‘We weren’t a natural match’: Jennifer Grey reveals a lack of chemistry with Patrick Swayze on the set of Dirty Dancing

Jennifer Grey has opened up about the lack of natural chemistry between her and Patrick Swayze in the hit 1987 movie. (PHOTO: Gallo Images/Getty Images)
Jennifer Grey has opened up about the lack of natural chemistry between her and Patrick Swayze in the hit 1987 movie. (PHOTO: Gallo Images/Getty Images)

It’s one of the most iconic movie lines of all time – but it almost didn’t happen, actress Jennifer Grey says.

The 62-year-old, who played Frances "Baby" Houseman in the iconic 1987 movie Dirty Dancing, has revealed that co-star Patrick Swayze, who played Baby's dance teacher and love interest Johnny Castle,  "strenuously resisted" saying the line, "Nobody puts Baby in a corner."

In her new memoir, Out of the Corner, Jennifer added that Patrick, who died in 2009 aged 57 from pancreatic cancer, had issues with other parts of the script as well.

He thought the line sounded cheesy, Patrick revealed in The Time of My Life, the memoir published in 2009 that he co-wrote with his wife, Lisa Niemi.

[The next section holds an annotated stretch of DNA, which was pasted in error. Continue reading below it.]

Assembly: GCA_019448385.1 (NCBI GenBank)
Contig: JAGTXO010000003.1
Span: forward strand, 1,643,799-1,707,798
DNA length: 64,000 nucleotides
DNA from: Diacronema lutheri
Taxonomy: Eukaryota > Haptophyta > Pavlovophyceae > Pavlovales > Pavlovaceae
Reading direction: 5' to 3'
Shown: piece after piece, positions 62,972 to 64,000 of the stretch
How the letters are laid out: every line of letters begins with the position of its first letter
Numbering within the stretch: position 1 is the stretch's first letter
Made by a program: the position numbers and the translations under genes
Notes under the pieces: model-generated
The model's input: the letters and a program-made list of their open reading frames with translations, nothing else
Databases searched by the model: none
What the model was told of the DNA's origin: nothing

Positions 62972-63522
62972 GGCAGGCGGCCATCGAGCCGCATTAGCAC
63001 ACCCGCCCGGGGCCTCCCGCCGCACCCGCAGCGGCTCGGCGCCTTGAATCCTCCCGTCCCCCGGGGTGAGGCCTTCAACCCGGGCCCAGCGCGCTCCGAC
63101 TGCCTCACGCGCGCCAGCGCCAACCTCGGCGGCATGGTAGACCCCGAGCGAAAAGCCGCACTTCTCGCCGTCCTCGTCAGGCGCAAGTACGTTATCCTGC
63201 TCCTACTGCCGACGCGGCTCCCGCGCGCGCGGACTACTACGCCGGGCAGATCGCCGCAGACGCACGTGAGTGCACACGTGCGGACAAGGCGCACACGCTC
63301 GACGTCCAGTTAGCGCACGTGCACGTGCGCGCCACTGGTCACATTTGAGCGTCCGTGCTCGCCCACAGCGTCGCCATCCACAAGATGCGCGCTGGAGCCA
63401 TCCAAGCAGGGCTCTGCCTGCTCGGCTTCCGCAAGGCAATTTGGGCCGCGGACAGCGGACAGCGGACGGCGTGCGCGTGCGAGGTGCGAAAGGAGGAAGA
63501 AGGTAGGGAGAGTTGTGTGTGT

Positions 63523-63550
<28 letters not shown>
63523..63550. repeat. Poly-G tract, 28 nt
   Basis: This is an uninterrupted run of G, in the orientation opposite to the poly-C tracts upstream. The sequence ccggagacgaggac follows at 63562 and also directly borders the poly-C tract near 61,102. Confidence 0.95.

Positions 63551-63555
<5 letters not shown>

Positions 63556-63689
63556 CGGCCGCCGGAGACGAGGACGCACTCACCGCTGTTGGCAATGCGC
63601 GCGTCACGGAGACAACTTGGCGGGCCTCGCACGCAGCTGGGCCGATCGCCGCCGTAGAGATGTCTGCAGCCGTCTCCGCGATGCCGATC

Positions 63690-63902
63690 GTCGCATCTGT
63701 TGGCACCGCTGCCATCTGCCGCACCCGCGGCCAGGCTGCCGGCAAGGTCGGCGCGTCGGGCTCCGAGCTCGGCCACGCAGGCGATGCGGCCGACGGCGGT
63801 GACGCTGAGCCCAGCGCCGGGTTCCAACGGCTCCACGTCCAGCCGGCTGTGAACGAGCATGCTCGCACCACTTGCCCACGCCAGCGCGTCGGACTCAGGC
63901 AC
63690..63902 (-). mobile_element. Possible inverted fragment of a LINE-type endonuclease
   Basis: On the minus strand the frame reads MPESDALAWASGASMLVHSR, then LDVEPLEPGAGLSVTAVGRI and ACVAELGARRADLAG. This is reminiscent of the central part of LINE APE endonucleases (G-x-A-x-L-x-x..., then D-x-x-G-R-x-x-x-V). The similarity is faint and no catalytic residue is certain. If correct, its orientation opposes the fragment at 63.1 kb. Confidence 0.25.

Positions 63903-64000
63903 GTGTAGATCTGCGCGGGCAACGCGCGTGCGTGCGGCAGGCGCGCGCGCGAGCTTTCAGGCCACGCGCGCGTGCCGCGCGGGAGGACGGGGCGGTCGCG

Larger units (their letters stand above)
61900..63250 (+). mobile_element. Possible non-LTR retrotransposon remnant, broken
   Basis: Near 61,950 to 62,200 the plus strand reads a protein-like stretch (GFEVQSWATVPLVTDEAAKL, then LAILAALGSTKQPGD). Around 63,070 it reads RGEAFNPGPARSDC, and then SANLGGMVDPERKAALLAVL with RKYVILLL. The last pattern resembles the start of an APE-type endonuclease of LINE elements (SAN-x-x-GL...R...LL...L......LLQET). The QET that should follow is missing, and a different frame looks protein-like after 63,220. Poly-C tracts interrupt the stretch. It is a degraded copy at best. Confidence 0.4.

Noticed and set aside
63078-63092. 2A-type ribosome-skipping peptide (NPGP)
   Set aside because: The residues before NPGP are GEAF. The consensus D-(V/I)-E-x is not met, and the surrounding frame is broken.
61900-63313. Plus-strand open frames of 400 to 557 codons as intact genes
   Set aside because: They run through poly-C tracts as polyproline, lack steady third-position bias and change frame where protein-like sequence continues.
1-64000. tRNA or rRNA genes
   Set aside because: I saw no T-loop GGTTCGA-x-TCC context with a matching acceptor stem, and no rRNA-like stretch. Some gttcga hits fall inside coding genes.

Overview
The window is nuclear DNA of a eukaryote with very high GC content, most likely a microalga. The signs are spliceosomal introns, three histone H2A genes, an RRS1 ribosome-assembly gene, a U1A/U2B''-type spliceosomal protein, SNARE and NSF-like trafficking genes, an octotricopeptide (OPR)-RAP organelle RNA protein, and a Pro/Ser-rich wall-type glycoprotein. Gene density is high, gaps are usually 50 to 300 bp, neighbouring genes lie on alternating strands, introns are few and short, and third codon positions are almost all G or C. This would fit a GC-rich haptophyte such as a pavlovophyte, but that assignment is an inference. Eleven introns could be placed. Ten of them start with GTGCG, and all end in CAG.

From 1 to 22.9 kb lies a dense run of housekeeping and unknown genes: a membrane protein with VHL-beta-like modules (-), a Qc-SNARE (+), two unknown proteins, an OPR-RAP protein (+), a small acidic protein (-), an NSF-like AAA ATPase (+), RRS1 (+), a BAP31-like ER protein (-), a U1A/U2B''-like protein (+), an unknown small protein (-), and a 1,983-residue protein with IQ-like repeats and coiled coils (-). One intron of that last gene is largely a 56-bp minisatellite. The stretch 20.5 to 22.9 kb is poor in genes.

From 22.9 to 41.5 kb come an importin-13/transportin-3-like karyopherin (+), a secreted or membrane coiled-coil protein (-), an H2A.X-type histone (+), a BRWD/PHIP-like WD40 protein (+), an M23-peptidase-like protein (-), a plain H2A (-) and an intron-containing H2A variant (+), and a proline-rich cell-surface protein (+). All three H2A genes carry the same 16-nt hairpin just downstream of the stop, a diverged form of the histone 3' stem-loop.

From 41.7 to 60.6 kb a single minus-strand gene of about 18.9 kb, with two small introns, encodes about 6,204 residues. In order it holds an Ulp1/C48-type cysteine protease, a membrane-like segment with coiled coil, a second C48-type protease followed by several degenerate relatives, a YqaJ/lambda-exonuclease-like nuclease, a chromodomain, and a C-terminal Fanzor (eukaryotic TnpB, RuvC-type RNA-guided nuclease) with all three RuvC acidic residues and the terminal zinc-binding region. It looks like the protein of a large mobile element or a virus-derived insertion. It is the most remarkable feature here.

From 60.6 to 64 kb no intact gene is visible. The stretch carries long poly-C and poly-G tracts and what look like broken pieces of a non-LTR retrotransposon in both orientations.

“I could hardly bring myself to say it. It sounded so corny. But seeing the finished film, I had to admit it worked.”

In Out of the Corner Jennifer reveals that she and her hunky co-star didn't get along. They'd worked together before in the 1984 action film Red Dawn and she disliked him because he played pranks on her and the rest of the cast and was often late for filming.

But she adds that this friction fuelled Dirty Dancing, making up for the lack of natural chemistry.

(PHOTO: Gallo Images/Getty Images)
Patrick and Jennifer in one of the many iconic scenes from Dirty Dancing. (PHOTO: Gallo Images/Getty Images)
(PHOTO: Gallo Images/Getty Images)
At the New York premiere of Dirty Dancing in 1987. (PHOTO: Gallo Images/Getty Images)

“The same way Baby and Johnny weren't supposed to be together – they weren’t . . . a natural match, right? – we weren’t a natural match,” she told People magazine.

“And the fact we needed to be a natural match created a tension. Because, no, normally when someone’s not a natural [match] . . . both people move on, but we were forced to be together. And our being forced to be together created a kind of a synergy, or like a friction.

She also shares in her book how getting a nose job in the early '90s ruined her career as it left her unrecognisable. She took the big step after years of her mother, the former actress Jo Wilder, urging her to get the surgery.

(PHOTO: Gallo Images/Getty Images)
Jennifer Grey at a SiriusXM event in Hollywood earlier this month. (PHOTO: Gallo Images/Getty Images)

“The first time I had gone out in public, [actor] Michael Douglas, who I'd known for years, didn't recognise me,” she told People.

“And it became the thing, the idea of being completely invisible, from one day to the next. In the world's eyes, I was no longer me.”

“Overnight I lose my identity and my career," she writes in her memoir.


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